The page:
Interning with EDSA || Cairo, Cairo, Cairo / by Victoria DeWitt

When somebody thinks landscape architecture, they usually just think landscaping. When we, the actual landscape architects think landscape architecture, we think EVERYTHING. Landscape architects have the opportunity to tackle anything and everything. We have so much power and opportunity to blend the out door with the indoor. We can dip our toes or completely dive into anything we feel passionate about.

Throughout school we have been exposed to a number of different project types. We have looked at planting design, urban design, ecological design, grading projects and overall planning. While I was in school, without real world experience, I sometimes thought it was just another school project. I never put the projects and value they held into perspective because I had no reason to at that time.  This week I had the pleasure to work on a neighborhood design in Cairo, Egypt. I worked on a small section of the large plan called Village B. My tasks included editing Lot Lines in AutoCad and making sure they followed all contract requirements, as well as placing elevations for each home.

-- another important note: requirements on the project description at school should be followed more closely to prepare for real world projects, it helps start a great habit for when requirements weigh a lot more ie work or an internship --

In school we had a group project of developing a neighborhood with major grade change as well as Eco friendly housing and overall design, along with a community center in Ames, Iowa. We took that plan and ensured the road ways were realistic with correct grades and attempted to look at the home elevations. I am so grateful for that project because ultimately, I was doing the exact same thing in a real world project for a successful company. Do not take small projects or large projects in school for granite, you learn so much from most things you do in school, no matter how time consuming or pointless they seem to be.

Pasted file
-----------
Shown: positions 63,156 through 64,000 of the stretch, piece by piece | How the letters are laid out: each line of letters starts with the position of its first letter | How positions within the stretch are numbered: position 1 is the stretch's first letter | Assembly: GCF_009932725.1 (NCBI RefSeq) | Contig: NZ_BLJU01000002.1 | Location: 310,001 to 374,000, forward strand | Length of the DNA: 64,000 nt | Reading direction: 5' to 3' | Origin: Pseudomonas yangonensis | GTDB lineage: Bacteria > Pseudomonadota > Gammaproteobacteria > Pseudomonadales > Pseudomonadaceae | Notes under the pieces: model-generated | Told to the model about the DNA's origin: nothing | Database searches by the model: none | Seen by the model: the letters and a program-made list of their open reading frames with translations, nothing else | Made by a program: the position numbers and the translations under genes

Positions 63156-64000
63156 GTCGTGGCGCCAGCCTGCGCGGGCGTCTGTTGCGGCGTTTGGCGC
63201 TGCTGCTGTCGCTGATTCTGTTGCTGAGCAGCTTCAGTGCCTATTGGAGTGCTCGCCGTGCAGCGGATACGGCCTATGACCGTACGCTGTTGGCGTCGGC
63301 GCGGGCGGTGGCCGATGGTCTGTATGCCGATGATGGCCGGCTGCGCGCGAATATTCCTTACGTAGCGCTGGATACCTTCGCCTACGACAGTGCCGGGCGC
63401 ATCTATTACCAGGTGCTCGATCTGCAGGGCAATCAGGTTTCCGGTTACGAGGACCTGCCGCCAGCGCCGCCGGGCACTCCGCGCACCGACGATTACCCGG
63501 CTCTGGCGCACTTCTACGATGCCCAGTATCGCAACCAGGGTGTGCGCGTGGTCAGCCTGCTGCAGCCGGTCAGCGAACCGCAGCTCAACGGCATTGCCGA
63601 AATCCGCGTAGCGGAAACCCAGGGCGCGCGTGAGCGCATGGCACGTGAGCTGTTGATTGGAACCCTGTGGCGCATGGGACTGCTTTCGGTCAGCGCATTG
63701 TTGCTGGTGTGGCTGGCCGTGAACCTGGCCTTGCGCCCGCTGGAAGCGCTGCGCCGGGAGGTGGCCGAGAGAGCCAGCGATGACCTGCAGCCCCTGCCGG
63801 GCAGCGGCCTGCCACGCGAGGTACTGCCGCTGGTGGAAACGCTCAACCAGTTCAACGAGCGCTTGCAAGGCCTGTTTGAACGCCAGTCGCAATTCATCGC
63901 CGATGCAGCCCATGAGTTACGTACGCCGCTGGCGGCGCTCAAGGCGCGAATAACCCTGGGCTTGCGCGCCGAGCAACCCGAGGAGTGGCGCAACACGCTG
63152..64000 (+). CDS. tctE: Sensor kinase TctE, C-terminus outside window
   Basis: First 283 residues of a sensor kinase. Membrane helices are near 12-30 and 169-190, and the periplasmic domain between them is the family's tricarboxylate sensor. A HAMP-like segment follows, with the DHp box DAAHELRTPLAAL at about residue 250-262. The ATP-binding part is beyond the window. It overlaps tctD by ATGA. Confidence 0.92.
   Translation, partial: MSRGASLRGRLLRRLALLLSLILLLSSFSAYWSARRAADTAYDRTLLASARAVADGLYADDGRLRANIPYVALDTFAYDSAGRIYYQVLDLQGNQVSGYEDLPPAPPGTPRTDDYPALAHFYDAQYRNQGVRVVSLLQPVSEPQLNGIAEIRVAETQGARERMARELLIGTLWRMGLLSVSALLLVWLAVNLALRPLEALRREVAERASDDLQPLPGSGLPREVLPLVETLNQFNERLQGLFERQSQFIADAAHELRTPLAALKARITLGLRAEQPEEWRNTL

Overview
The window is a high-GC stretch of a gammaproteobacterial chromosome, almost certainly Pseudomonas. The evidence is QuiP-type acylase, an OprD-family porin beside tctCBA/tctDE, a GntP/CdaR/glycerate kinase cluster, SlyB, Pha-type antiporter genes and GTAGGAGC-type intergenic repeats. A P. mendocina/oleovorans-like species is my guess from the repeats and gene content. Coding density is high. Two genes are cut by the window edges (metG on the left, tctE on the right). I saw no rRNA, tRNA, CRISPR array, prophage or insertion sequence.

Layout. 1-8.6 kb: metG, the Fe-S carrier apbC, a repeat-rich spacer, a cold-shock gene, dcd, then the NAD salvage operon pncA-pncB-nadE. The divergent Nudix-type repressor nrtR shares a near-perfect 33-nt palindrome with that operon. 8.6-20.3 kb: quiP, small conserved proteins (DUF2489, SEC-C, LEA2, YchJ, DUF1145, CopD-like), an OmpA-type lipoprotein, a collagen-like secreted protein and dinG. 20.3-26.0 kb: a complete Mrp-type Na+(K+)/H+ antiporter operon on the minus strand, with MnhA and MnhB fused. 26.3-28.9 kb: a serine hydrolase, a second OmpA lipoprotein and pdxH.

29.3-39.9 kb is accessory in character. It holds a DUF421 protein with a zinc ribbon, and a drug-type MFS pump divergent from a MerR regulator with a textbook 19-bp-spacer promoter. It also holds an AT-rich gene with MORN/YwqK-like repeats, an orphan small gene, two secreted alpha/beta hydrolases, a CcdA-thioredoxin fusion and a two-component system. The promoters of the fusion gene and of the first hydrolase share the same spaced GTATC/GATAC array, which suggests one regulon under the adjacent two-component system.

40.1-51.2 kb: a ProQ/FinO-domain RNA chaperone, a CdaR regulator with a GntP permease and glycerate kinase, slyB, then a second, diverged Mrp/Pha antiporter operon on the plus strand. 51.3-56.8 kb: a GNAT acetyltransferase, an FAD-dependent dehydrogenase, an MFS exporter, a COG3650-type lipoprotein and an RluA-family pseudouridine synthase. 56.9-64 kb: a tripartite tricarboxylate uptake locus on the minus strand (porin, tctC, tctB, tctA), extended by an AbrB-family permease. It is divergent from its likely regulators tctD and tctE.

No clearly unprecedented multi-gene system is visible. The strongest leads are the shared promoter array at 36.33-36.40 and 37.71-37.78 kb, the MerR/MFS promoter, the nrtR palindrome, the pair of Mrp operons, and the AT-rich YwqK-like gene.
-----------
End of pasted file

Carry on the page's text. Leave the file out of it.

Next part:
Taking my prior knowledge from school to this past week at EDSA, I really challenged myself. I have never been the best at numbers but this week I WAS A PRO. Mihaela Zaharescu had placed base contours on the site. These contours allowed myself to place the garage, finished floor, and basement elevations for each home. Easy, some would say. Yes, it was simple until we had made our way to the four-plexes that have a very particular requirement of all having the same FFE with a minimum of 3 steps, each 15 cm high to 5 steps. Each housing block over looked the next- the contours were very particular to ensure the desired views. This challenged us do the four-plexes due to the fact that we sometimes could not find the right numbers to allow the required steps. This week involved a lot of brain puzzles and communication with the client.

Communication and Relationships are a major key to success when it comes to landscape architecture.